“A loss of any kind is horrible. Not because it takes away, but because it makes you believe- in newspapers, in tomatoes, in empty whiskey bottles.”
Anosh Irani is an amazing writer, hailing from India, but based in Canada whose debut book, “The Cripple and His Talismans”, depicts from scratch the magically dark journey of loss and gain through the eyes of a crippled person, looking for the truth behind his missing arm. The book, according to any reader would be termed as being completely absurd and pointless but just like everything else, this pointlessness is likely to raise a lot of questions diversifying how unconventional a book and the imagination that contributed to its writing can be. Some of the sentences convince you to re-read them in order to grasp not just what the writer has in mind to convey to you, but also what you can make out of the completely bizarre situations presented in the book, like when he meets the woman who sells rainbows, or the coffin maker who makes caskets the size of a finger. You’ll find yourself adapting the moods and emotions of the protagonist, as he switches between them. Relating to all of the things he goes through, you’d feel your emotions amplifying, just like drinking liquor would do to any normal person. The man fails to attach himself to anything he finds around him. He thinks way more than just a little too much. He believes cockroaches are evil, like most of us already do. He doesn’t like the light most of the time, neither does he fancy darkness. Well, the writer wasn’t too big with words, but more importantly, he was brilliant with weaving through them a tale which makes no sense, and yet it does, all at the same time. The protagonist’s aggression seems to know no bound and he’s got scars from nowhere, especially the one shaped like a crescent. He grew up in an extremely dysfunctional family, which probably led him to become the man he is, and he has one horrible dream about them in the book, which would make you feel really uneasy. He apparently meets a giant who lives underwater, a homeless boy who rides through the rails, and many other such weirdly created creatures who all lead him to the master, Rakhu, who runs the underworld and knows the secret behind his missing arm, but all for a price.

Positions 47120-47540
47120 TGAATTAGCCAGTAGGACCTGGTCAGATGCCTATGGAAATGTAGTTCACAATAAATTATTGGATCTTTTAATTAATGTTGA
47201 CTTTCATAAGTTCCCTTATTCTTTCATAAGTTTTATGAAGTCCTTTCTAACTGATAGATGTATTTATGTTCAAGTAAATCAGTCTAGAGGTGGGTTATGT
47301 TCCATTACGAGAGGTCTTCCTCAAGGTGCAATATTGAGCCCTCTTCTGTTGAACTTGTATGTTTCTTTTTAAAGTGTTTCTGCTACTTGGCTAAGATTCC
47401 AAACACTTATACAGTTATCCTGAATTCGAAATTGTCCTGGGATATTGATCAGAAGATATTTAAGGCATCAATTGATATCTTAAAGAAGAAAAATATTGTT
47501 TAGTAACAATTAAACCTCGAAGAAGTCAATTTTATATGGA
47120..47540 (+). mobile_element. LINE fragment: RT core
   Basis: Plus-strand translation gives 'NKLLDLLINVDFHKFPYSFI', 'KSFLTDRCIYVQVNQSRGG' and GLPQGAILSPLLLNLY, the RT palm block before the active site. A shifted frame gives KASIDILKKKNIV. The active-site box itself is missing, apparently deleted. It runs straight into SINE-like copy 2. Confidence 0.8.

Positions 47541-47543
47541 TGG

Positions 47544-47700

This book goes far beyond the outlines of mere human behaviour, it lays out something which makes us realize how limited we know it, and how widely constructive can we be with the rightful use of it. It is both wise and calm, but, on the other hand, extremely outrageous and violent. And to top it all, it’s based in the city of Bombay, the city that leads nowhere and everywhere.
© 2015 Reef Magazine